This week, we are lucky to have a guest blog from Rachel Barker of Real Communications. Rachel recently delivered a Masterclass for the VA Membership and the Members loved her calming style to copywriting and so I invited her to write for the wider VACT community.
How to develop a personable brand voice
A Guest Blog By Rachel Barker, Copywriter at Real Communication
You hear a lot of jargon in content marketing. CTAs, KPIs, B2B, SEO…
It can make the prospect of promoting your business far more complex and intimidating than it really is.
Marketing is simply about connection. Having conversations, building relationships and generating trust, so the right people want to work with you.
For your ideal client to feel an emotional connection to you and your brand – without meeting you in real life – your content has to represent your best ever conversation with that person.
So one marketing term that is worth getting your head around is brand voice. In this blog I’m going to show you how to find a natural voice for your brand, which will make it much easier to write consistent and compelling content that connects with your audience.
What is brand voice?
Your brand voice is simply the way you write – a broad reflection of your personality and values, or those of your business. It’s made up of your choice of words and punctuation, the length and rhythm of your sentences – even the emoji you use.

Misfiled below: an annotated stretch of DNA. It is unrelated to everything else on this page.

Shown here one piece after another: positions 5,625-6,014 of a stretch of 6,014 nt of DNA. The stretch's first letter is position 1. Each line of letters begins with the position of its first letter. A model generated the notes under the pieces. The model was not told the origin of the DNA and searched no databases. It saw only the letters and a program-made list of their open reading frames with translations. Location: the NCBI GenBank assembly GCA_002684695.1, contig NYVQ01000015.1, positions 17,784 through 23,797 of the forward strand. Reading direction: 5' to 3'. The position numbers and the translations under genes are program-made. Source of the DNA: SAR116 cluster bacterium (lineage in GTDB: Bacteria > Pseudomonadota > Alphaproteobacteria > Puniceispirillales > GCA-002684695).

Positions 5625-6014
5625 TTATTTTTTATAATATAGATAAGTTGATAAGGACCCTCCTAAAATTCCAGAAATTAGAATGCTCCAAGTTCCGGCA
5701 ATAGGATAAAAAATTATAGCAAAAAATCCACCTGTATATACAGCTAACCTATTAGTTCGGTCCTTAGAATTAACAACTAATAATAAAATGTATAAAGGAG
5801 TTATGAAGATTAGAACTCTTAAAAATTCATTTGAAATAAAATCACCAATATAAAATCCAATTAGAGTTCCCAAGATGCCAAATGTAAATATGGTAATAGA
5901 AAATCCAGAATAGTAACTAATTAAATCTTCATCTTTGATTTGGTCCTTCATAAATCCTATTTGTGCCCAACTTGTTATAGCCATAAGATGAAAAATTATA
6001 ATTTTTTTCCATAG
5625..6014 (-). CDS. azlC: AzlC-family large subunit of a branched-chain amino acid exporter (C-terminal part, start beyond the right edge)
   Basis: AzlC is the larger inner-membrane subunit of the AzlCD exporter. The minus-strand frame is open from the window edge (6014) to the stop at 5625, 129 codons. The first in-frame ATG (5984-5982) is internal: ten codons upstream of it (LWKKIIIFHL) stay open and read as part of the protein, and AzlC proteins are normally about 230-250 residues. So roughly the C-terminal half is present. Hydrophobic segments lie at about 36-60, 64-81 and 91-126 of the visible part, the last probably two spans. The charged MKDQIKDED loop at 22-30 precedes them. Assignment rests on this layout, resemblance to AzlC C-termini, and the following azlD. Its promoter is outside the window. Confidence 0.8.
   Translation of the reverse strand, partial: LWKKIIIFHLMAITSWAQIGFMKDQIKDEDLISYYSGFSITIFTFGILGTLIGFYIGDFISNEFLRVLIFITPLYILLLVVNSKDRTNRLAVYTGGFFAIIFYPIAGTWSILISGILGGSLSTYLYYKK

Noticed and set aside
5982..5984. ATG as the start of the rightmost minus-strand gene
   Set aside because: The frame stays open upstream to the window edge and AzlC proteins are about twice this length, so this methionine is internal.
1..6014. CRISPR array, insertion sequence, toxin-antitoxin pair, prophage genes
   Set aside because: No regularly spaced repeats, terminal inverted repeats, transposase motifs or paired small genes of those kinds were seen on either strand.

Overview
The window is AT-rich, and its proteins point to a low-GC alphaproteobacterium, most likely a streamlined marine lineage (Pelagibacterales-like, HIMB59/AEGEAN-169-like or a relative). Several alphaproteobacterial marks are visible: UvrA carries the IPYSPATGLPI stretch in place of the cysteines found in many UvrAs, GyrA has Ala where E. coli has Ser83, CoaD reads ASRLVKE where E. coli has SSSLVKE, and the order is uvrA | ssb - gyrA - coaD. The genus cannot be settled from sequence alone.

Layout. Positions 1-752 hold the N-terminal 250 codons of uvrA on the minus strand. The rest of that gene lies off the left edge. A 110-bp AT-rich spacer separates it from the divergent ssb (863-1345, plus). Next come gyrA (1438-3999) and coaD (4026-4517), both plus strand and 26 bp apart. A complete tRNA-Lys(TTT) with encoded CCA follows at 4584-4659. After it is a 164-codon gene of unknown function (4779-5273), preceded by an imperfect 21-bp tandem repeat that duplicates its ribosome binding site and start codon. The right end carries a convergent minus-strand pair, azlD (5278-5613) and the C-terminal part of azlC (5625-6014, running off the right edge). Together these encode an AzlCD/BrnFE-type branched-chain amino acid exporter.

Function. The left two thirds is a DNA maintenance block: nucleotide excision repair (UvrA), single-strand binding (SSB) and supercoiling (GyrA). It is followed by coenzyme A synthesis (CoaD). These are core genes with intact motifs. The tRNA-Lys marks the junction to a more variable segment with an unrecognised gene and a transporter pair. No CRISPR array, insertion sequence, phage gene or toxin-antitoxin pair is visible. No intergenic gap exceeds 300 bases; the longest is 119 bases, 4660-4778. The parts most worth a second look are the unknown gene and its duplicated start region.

Brand voice is what humanises your business and creates a strong, natural connection with the people you want to work with. And it doesn’t need to be loud or quirky or outrageous or humorous. It simply needs to sound genuinely like you, and resonate with your ideal clients.
If you’re a business owner and the face of your brand, you’ll probably write in your own voice. If you have a team, it’s likely that your business has its own personality and a voice that more widely reflects your brand’s vision and values.
How do you define your brand voice?
Great news! If you write your own content, you don’t need to! In fact, I really recommend you don’t overthink it – putting our own content out there can be daunting enough without worrying it’s ‘in the wrong voice’.
So don’t overcomplicate it. You simply need to ensure the voice you land on does three things.
1. Sounds like you
Your authentic voice lets you stand out from other businesses and helps people build up a picture of what you’re like to work with. It’s also much easier to write in your own voice because it flows naturally and comfortably. So don’t worry about the rules of writing you learnt at school, or try to sound like everyone else on social media – that’s one of the best routes to writer’s block!
One tip I often give to clients is to say the words out loud while you’re typing. It’s a bit antisocial, but a great way to make yourself use genuine words and expressions that you would say in real life. Plus, because we have the benefit of the lovely backspace key, we can edit it to sound more eloquent than an actual conversation. It means you are using your own voice as a framework.
2. Recognises how your clients talk
When we come across people who sound like us, it’s comforting. We want to trust them. The best way to make your voice sound familiar is to think of words your clients would use themselves. Particularly when you’re describing what you do and how that would help someone. So rather than saying what you offer – think, how would they describe what they get? What language is already in their mind when they first come to you?